Friday, May 20, 2016

Mysterious Backgrounds- Wichita Art Museum's Burchfield Hush Before the Storm

Burchfield Penney Art Center posted this Charles Burchfield watercolor today on their Facebook page. It's Hush Before the Storm from 1947 that's now in the Wichita Art Museum. What with the cheerful blossoms in the immediate foreground one might at first be tempted to see it as just a pretty picture and move on. But we're talking Burchfield and with him there's usually more going on.

I think one of the best pieces of advice I could give someone who wants to experience a painting more deeply would be for them to spend more time enjoying the painting's background.

What caught my eye in this Burchfield was the sky. The crazily active shapes in the trees could have monopolized the painting.  It would have made his idea too simple and we would grasp the composition too quickly. But the artist cleverly invents countering shapes in the sky that answer back to the noisy arches and angles in the trees. 

Very often I think master painters reveal themselves with the touch of their brush. Burchfield artfully lays in these parallel rows of little brushstrokes in his clouds. He makes a point to keep changing their direction as he moves around the sky. You don't know ahead of time which way they're going to move so you keep looking.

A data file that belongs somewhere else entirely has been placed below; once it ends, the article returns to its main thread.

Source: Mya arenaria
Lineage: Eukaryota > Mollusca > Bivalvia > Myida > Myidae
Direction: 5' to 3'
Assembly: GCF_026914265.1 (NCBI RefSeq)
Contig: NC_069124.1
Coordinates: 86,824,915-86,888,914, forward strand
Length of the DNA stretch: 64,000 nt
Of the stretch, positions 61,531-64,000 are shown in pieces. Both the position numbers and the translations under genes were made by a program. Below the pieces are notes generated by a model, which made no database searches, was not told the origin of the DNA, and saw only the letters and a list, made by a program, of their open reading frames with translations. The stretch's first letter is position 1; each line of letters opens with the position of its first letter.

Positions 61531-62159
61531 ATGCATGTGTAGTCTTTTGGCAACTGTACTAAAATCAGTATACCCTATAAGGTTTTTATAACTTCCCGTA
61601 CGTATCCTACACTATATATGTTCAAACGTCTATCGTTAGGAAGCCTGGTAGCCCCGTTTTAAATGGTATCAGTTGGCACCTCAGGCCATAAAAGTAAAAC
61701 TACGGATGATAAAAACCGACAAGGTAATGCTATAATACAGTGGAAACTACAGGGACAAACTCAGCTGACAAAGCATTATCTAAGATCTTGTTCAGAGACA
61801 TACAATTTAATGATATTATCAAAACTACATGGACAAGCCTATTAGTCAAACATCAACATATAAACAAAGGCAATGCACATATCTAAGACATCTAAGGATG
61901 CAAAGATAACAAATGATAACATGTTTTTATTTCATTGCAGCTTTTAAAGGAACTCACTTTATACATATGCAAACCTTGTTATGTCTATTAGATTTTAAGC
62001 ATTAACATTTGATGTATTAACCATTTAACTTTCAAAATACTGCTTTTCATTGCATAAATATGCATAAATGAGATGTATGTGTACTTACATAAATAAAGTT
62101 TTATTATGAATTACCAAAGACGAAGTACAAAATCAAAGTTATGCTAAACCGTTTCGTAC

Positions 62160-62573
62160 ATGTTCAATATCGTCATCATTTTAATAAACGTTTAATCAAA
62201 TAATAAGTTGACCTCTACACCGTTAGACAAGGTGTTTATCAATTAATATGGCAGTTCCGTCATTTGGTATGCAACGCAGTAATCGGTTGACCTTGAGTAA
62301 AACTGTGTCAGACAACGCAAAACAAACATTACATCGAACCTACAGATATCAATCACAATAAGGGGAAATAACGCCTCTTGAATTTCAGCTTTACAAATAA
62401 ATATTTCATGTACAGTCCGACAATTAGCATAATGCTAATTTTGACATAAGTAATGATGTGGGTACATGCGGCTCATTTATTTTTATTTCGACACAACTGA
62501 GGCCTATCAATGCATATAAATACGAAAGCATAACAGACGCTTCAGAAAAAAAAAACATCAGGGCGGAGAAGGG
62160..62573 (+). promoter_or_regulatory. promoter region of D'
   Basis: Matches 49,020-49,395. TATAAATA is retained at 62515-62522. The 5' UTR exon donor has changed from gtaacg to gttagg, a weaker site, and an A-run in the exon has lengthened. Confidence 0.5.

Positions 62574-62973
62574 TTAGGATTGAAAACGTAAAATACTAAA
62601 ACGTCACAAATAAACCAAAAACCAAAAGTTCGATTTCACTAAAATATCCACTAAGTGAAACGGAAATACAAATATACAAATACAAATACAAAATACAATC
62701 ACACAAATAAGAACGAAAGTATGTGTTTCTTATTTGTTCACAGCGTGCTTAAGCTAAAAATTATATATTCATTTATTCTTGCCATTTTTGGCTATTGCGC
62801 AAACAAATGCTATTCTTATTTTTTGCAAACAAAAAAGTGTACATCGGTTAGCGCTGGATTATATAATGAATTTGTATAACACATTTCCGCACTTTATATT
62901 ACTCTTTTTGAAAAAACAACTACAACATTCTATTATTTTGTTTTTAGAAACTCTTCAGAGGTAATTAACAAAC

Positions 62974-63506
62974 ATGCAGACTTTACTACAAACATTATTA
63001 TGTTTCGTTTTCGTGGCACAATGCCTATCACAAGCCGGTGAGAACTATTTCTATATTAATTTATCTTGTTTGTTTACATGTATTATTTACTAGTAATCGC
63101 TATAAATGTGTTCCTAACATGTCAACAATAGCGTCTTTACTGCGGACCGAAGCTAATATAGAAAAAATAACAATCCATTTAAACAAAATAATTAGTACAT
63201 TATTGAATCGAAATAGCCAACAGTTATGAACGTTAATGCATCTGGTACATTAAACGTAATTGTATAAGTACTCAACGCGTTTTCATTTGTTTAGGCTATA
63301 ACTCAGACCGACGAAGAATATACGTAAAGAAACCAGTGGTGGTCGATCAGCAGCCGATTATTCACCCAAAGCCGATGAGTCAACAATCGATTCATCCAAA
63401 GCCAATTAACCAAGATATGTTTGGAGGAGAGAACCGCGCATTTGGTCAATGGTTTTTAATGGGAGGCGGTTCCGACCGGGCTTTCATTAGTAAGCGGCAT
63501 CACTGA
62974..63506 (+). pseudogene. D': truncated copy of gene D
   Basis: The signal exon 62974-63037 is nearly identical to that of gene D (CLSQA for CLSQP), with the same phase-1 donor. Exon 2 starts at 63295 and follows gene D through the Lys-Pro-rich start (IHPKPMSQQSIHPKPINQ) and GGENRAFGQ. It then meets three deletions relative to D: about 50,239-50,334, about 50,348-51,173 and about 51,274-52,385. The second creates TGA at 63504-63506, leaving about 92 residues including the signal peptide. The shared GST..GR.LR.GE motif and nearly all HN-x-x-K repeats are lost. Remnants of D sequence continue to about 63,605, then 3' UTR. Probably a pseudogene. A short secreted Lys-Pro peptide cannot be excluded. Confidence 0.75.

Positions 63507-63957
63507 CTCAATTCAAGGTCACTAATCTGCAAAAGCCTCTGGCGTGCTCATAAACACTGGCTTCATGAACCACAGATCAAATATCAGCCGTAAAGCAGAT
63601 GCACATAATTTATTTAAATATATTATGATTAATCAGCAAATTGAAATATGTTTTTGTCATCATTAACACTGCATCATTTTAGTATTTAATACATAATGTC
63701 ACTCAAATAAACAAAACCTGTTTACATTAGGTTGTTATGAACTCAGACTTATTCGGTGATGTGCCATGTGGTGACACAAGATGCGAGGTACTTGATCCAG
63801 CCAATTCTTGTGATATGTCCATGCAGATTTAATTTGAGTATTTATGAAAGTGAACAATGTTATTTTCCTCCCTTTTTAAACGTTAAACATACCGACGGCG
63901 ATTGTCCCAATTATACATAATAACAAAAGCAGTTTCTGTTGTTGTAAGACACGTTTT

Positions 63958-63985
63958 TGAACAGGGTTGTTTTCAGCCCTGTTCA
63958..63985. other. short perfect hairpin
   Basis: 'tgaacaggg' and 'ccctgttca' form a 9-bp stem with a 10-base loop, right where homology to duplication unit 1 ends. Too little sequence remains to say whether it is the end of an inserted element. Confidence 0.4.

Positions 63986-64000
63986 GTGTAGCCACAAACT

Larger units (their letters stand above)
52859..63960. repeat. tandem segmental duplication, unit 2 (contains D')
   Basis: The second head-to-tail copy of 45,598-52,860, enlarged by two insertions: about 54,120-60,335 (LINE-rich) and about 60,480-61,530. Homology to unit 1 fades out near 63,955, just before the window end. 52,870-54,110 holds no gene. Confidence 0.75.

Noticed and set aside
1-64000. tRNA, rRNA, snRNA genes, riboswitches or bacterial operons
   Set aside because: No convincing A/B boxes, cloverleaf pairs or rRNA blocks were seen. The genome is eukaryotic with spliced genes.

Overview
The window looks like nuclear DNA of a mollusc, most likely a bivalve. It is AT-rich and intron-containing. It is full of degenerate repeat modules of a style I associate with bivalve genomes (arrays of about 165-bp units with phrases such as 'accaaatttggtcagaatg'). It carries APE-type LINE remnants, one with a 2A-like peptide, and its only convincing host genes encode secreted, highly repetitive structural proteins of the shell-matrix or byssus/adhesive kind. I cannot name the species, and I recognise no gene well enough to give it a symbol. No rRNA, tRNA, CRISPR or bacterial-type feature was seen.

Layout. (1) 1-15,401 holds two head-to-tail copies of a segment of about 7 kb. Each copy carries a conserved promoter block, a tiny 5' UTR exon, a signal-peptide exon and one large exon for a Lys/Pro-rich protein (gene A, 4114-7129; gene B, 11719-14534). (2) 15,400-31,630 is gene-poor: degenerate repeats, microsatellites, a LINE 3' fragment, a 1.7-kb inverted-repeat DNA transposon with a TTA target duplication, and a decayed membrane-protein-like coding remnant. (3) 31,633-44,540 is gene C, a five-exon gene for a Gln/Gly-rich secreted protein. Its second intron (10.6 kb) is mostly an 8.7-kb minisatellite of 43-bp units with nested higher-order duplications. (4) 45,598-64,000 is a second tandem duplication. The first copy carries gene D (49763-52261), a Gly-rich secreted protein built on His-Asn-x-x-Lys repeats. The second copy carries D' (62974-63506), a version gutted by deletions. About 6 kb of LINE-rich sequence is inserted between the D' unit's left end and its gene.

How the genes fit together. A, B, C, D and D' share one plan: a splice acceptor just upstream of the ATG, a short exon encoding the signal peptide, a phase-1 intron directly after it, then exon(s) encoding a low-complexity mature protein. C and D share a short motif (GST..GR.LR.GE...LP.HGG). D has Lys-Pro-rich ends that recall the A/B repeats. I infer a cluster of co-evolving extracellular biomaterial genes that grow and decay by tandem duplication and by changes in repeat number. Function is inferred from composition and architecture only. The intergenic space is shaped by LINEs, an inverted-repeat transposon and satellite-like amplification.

For me the slate gray color for the approaching storm clouds is the perfect foil for the warm greens in the front half of the painting. Burchfield wants you to look at his sky so he invests it with a host of little unexpected moves to seduce your eye. 

We'd better keep moving. Judging by the look of that sky it's going pour on us soon.

Sunday, May 15, 2016

Tapping Into the Past

Burchfield Penney Art Center is great about posting a different Charles Burchfield painting on their Facebook page every morning. A recent one is this lush watercolor, August Morn, 1933-49, a view Burchfield painted from his backyard in Gardenville,NY of the backyard of the Arbarella house next door. I love the painting for the way packs in an incredible amount of information and detail. In less able hands it would have been an overcrowded jumble. Yet Burchfield evokes a feeling of an intimate and even cozy space. He organizes it beautifully, with a big role assigned to the prominent and impenetrable row of sunflowers that wall us off from the neighbor's yard.

One of Burchfield's great talents was finding extraordinary possibilites in the close at hand.  

It's always a mystery how some artists manage to orchestrate their forms and their emotions together in a powerful visual duet. I think one reason Burchfield's creativity functioned on such a high level is how seriously he would relive and relish his most vivid memories. 

When I saw August Morn I realized that for Burchfield his neighbor's Gardenville backyard appealed to him because it so clearly reminded him of the views from his own boyhood home.
Here's a photograph I took standing in the back of the home where Burchfield grew up in Salem, OH. That sloping one story addition on the right side house is a dead ringer for the Gardenville, NY house he would paint decades later.